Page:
Position Paper Assignment (Microsoft Word 40kB Dec30 11)

Teaching Notes and Tips

The value of this assignment is in being able to give students a direct experience of an Old Growth forest so they can better formulate their own stance regarding its best use. The contemplative reflection activity gives them an opportunity to value not just scientific research/writing, but their own subjective experience. Of course, taking students into the field often requires filling out waivers of responsibility–be sure to check with your college's Field Trip Policies before doing so. If it's not possible to visit old growth forest, this could be adapted to another type of forest or natural area, since the focus in on experiencing the forest with all one's senses.


Students receive up to 10 points for posting their Old Growth Forest Reflection in a Blackboard discussion board forum and responding to two other students' postings. They also receive 5 points for completing the Pre-Reflection. We usually assign this during class, then use it as the basis for a short discussion so students can share their knowledge of old growth forests and forest products they use. For the Position Paper, we use a formal assessment grading rubric that's handed out to the students when we pass out the assignment so they know exactly how they'll be assessed. We make it clear that they won't be graded on their position, but on how effectively they state and support their position, using evidence from the class readings, lectures, and their experience in the forest.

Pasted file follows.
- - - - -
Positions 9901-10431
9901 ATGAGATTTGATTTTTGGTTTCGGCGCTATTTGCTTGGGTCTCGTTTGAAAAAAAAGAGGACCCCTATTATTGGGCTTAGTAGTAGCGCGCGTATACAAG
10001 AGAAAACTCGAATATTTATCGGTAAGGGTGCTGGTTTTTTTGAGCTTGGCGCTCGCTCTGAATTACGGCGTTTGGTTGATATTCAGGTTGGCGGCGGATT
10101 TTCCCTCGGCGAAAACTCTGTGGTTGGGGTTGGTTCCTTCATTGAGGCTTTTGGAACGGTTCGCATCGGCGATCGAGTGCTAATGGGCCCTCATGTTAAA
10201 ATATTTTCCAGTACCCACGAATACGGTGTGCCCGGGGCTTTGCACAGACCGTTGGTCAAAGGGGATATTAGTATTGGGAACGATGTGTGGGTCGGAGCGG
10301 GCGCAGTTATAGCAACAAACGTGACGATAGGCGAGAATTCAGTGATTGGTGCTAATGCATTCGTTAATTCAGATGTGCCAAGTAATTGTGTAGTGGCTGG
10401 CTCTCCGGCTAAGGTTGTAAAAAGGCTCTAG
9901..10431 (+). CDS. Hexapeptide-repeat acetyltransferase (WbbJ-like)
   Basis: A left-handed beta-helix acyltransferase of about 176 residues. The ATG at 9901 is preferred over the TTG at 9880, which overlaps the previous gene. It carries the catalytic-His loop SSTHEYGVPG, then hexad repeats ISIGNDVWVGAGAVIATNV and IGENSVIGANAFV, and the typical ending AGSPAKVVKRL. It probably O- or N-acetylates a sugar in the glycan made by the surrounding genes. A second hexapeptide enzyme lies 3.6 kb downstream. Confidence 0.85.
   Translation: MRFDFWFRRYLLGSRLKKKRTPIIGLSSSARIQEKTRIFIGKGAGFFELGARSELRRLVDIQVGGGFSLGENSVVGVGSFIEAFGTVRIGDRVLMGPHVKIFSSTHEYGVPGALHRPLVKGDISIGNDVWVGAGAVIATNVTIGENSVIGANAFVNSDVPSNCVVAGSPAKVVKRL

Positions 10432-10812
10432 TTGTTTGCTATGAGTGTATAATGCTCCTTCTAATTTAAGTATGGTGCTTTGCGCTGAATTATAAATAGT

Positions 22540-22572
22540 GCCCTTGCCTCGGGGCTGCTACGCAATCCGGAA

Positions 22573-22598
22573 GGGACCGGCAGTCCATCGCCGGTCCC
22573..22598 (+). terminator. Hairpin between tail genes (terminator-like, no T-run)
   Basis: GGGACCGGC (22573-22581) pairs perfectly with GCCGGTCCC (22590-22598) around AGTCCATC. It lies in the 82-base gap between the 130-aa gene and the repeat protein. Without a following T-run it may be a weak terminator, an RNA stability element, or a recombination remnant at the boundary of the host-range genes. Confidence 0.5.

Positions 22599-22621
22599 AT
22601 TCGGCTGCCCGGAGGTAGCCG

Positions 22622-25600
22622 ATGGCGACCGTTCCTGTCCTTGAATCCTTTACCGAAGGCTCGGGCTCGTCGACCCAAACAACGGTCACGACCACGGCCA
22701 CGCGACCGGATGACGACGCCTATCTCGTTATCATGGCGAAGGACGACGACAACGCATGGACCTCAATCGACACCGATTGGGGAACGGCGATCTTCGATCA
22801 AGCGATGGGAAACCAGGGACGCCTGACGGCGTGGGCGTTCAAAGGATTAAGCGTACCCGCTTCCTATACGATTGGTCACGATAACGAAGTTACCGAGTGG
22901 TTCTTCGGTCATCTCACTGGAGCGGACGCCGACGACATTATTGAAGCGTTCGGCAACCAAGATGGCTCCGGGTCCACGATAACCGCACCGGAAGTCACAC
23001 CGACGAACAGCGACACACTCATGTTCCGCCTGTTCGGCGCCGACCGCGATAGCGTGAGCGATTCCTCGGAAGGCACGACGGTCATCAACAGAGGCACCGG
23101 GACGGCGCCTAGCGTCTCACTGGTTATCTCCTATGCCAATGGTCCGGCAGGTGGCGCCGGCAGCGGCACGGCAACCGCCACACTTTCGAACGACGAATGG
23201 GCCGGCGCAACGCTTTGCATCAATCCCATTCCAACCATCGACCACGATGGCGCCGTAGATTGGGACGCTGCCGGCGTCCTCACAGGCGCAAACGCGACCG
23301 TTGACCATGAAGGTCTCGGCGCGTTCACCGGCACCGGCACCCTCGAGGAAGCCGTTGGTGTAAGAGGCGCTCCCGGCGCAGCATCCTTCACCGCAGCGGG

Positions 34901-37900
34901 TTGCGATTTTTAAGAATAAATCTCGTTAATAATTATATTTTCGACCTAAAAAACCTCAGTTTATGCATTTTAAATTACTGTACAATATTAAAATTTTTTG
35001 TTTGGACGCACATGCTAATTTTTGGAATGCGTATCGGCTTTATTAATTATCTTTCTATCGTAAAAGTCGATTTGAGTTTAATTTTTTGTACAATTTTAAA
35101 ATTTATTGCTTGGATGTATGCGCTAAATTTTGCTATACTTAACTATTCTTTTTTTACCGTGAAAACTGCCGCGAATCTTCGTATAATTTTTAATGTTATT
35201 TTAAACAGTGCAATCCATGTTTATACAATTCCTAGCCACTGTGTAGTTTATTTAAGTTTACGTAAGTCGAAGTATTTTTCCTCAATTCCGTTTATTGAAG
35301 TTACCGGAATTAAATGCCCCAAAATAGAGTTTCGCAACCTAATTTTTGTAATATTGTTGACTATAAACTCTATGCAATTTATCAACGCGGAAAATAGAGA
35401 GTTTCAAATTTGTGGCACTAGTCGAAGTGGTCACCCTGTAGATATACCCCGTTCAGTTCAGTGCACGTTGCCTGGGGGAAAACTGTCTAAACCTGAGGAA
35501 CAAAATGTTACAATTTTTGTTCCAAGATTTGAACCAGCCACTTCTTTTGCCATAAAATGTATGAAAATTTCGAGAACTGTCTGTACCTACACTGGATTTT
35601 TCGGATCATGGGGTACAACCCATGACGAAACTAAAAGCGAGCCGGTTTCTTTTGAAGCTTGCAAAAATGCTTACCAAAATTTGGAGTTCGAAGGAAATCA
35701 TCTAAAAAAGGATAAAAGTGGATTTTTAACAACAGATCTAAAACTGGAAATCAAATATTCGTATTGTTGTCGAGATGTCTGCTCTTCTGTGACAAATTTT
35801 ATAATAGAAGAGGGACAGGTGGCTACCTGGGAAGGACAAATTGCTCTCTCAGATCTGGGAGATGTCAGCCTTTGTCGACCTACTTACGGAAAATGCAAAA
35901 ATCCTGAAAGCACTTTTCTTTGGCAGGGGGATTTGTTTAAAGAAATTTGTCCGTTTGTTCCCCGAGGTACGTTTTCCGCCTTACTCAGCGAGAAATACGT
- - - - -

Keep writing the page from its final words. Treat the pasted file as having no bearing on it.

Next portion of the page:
References and Resources

"Finding Zen in a Patch of Nature" by James Gorman. The New York Times 23 Oct. 2012: D1. Profile of David Haskell, ecologist and evolutionary biologist, who sits quietly in the forest as part of his field work.

A Trail Through Leaves: The Journal as a Path to Place by Hannah HInchman ,1999. An excellent hands-on book that discusses both sketching and writing in the wild as a way to better know our place. Beautiful illustrations by the author.

Keeping a Nature Journal: Discover a Whole New Way of Seeing the World Around You by Claire Walker Lesley and Charles Roth, 2003. Again, a good resource with hands-on activities for different age students.

Awake in the Wild: Mindfulness in Nature as a Path of Self-Discovery by Mark Coleman and Jack Kornfield, 2006. This book has more of a Buddhist focus, using the principles of mindfulness practice.

Drawing on the Right Side of the Brain, 4th ed. by Betty Edwards, 2012. This classic book was first published in the 1970s but has been re-printed and has helpful instructions on learning to see shapes and patterns when drawing.

Zen Seeing, Zen Drawing by Frederick Franck, 1993. Similar to the book above, but with a Buddhist approach to seeing and drawing.